16. Ballad for Sophie by Filipe Melo and Juan Cavia (translated by Gabriela Soares) (Top Shelf). While the plot of this book is nothing special – a pianist rises to fame and falls, and the book has a framing device in which a young reporter interviews him about his life as he slowly dies in a decrepit mansion – it’s the execution that makes it so good. Cavia’s art is wonderful, bringing Julien Dubois to fierce life as he moves from young prodigy to international star to cranky old man. His coloring is excellent, too, as he uses deep blues and vibrant reds to marvelous effect. Melo’s story is familiar, of course, but he tells it with such verve, and the small deviations he makes from the standard story are nicely done, as is the way the characters evolve, both in the past and the present. It’s a story you’ve read before, but that doesn’t mean it’s not told really well!
17. Friday Book One: The First Day of Christmas by Ed Brubaker, Marcos Martín, and Muntsa Vicente (Image). Brubaker decided to do a story about a teenage detective who grew up and moved away returning to town after her first semester in college, and the results are terrific. He uses the tropes of the teen detective story very well, and his two main characters, Friday Fitzhugh and Lancelot Jones, are fascinating archetypes who transcend their roots quite nicely. The mystery Friday gets dragged into is weird and creepy, and Martín, naturally, is excellent on art. It ends on a nice cliffhanger, and I’m looking forward to more!
18. The Immortal Hulk volumes 8-10 by Al Ewing, Joe Bennett, Alex Lins, Rachael Stott, Ruy José, Belardino Brabo, Matt Milla, Paul Mounts, Chris O’Halloran, and Cory Petit (Marvel). Ewing’s weird body horror comic has been the best ongoing Marvel has done in the past few years, and while it ends a bit weakly because Ewing couldn’t take the Hulk off the board completely, it’s still brilliant, and this past year saw it come to a fairly good end despite Ewing having to stay in the sandbox. Ewing took some familiar faces – the Leader most notably – and did some nice things with them, and Bruce’s parental trauma is always a good well to dip into. Bennett’s art is terrific, too. It’s just a very good examination of one of the weirder major heroes in Marvel’s arsenal. I reviewed the three trades here, here, and here.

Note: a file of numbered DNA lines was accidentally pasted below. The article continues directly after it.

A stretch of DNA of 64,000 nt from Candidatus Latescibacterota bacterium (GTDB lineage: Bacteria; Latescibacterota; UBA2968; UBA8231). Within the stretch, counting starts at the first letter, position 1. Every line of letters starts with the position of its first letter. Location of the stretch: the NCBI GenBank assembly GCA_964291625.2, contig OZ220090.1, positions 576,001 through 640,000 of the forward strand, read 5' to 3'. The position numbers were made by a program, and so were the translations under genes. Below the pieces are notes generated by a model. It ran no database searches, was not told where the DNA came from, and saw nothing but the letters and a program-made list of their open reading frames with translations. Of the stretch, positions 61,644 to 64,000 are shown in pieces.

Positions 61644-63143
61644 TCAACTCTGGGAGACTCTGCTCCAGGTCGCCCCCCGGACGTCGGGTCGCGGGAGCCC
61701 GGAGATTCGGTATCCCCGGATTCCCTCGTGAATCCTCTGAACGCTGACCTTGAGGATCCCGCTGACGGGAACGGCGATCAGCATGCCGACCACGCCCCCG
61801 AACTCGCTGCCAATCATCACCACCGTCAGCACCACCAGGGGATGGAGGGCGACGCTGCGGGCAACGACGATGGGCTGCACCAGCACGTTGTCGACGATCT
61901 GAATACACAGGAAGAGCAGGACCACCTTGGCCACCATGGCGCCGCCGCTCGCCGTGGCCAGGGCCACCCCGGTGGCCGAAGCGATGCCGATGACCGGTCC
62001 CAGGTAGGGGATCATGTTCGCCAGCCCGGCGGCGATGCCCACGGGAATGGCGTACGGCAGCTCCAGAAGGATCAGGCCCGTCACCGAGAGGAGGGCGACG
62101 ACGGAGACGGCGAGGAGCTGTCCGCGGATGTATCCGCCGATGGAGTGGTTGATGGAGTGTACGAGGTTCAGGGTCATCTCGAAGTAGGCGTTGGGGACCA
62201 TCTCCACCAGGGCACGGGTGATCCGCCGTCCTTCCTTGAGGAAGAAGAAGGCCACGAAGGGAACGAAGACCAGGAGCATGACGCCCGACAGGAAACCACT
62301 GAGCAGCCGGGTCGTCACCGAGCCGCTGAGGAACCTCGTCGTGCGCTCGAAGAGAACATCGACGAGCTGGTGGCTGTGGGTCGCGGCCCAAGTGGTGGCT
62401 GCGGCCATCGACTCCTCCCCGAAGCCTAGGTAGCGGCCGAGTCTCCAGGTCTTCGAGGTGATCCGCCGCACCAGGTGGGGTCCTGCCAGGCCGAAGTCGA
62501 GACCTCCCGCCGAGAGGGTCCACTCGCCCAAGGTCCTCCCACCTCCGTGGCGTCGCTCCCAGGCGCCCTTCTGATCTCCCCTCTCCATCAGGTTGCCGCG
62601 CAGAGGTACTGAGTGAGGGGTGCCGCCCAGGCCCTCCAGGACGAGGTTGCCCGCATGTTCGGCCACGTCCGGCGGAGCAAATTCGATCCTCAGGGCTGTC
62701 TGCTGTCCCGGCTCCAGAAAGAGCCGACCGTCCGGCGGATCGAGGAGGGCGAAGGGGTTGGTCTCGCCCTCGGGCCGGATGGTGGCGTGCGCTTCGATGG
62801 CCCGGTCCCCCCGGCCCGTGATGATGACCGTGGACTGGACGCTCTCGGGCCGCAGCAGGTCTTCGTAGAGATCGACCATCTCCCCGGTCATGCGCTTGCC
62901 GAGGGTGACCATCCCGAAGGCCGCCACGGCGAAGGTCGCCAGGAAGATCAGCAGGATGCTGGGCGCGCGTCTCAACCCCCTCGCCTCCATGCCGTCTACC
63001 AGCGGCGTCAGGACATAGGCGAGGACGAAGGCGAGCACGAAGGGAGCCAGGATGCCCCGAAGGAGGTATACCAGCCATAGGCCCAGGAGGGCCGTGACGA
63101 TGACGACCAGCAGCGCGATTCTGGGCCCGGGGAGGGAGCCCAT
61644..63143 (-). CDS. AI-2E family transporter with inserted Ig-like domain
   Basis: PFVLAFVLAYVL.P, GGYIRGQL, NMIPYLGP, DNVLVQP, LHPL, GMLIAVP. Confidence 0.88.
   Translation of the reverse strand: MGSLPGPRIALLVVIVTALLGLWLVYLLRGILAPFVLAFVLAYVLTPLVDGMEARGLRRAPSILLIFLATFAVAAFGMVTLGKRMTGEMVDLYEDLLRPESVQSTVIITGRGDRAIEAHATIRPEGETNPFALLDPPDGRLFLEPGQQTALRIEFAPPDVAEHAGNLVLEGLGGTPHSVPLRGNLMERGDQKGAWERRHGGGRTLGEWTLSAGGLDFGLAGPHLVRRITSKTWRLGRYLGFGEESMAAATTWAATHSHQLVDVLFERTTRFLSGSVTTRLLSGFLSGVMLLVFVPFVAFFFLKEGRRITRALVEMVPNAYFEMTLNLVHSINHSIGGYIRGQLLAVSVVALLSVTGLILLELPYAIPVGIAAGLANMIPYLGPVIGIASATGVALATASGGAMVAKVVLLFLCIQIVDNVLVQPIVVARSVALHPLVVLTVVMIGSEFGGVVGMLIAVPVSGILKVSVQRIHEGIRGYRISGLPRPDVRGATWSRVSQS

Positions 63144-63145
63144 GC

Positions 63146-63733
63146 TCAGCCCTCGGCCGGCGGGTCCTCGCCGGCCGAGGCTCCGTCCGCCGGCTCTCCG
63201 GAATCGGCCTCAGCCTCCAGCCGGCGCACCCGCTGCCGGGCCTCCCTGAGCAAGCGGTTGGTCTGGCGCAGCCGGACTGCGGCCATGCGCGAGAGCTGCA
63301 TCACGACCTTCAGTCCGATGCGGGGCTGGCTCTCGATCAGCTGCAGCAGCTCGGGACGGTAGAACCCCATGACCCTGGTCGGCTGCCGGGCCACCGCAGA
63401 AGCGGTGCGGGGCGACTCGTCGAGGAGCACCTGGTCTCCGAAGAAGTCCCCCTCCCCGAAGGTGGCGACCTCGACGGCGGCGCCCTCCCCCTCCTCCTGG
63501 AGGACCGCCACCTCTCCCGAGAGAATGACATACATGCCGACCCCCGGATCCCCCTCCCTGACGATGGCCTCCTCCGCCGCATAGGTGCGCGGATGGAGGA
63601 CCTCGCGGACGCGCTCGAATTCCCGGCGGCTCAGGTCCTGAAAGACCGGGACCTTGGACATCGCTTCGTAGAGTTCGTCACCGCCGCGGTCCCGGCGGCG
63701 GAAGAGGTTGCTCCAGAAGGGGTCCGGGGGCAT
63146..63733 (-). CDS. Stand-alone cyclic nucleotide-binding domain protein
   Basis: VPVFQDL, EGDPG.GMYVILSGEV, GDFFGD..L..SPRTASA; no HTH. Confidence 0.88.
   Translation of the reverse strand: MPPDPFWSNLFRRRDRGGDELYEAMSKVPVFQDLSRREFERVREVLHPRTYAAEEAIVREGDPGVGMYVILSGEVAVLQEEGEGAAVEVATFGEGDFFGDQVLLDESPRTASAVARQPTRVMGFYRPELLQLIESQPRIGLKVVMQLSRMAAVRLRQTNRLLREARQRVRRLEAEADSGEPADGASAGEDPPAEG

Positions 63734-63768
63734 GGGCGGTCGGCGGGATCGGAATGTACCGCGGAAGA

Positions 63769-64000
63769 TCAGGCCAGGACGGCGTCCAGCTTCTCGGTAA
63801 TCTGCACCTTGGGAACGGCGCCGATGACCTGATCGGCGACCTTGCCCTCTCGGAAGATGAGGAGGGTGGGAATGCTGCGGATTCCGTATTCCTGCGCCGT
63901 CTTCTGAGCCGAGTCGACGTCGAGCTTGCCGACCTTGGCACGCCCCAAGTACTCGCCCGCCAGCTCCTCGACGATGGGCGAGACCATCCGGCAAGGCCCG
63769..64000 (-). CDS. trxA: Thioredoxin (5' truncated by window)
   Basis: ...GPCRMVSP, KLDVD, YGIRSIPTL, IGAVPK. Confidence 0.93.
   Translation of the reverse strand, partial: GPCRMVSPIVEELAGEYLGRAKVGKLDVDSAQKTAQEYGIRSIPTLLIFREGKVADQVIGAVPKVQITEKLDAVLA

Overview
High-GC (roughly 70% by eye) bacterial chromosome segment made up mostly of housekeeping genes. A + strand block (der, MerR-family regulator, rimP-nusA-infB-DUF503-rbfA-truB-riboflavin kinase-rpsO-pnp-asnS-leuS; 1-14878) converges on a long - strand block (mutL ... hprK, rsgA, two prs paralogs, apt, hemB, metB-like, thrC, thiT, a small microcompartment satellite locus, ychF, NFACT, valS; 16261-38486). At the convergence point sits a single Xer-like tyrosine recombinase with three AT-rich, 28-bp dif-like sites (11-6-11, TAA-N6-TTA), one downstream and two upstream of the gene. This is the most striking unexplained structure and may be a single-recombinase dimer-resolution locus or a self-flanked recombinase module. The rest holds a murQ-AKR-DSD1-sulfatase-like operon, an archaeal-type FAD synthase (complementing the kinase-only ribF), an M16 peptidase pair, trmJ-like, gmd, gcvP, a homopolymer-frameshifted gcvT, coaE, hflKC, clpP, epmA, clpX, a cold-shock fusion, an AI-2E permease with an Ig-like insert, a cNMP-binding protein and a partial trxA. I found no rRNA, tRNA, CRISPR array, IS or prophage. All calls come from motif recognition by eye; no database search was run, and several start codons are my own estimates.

19. Black Widow volumes 1 & 2 by Kelly Thompson, Elena Casagrande, Rafael De LaTorre, Elisabetta D’Amico, Jordie Bellaire, Carlos Gómez, Federico Blee, and Cory Petit (Marvel). Looking to take over from Immortal Hulk as Marvel’s best ongoing is Thompson’s Black Widow, which is very good. The first trade, in which Natasha finds herself married with a child, is excellent, as she gets her life ripped away and takes her revenge, while the second, in which she begins assembling her own team of ass-kicking women, continues the awesomeness. Casagrande’s line work and layouts are amazing, and the book looks great, from the pencil work to the coloring. I hope Kelly gets to write this for a long time. I reviewed the trades here and here.
20. Home Sick Pilots volumes 1 & 2 by Dan Watters, Caspar Wijngaard, and Aditya Bidikar (Image). Watters’s story about the government weaponizing ghosts is weird and interesting, and the fact that he’s using young people as his protagonists makes the discord better, as we get the protagonists’ natural skepticism butting heads with the way the government is using them and the ghosts. It’s not exactly a frightening book, but it can be chilling, and Wijngaard’s superb, precise line work and coloring give the book a unique and creepy look. I reviewed the two trades here and here.
21. Crossroads at Midnight by Abby Howard (Iron Circus Comics). Howard gives us several horror stories of people at metaphorical crossroads and how some of them make the worst possible choices, and it’s very creepy and excellent. She hints at a lot, which always makes horror better, and her rather quiet artwork helps create a “real” world that feels violated when the horror intrudes. It’s a terrifically weird and disturbing book. I wrote a longer review here.
22. Far Sector #1-12 by N.K. Jemisin, Jamal Campbell, and Deron Bennett (DC). Jemisin’s Green Lantern story took its sweet time coming out, but it was worth it, as she did a terrific job with a tale that, at times, felt a bit too relevant (as in, Jemisin was leaning too hard into it) but which is still a great sci-fi yarn. Green Lantern Jo Mullein is trying to solve a murder on a distant world during a time of civic unrest and also trying not to get too involved in said civic unrest. It’s a powerful story, and Campbell’s art is really good. Who doesn’t love a good mystery in space? I wrote about this here.
23. The Book of Maggor Thoom by James Turner (SLG). Turner gives us his usual wacky take on a serious(-ish) subject, as a demon from hell loses his enthusiasm for his soul-collecting job and decides to head to Earth to see if he can regain it. Hilarity ensues. As usual with Turner, the humor is tinged with a nice pathos, making it occasionally more thoughtful than laugh-out-loud funny (although there’s a good amount of that, too), and his art is a bit rougher than usual, but it’s still marvelously funky. I didn’t get a chance to review this, but if you’re a fan of Turner, you’ll dig this, and if you’ve not seen his work, here’s a good place to start!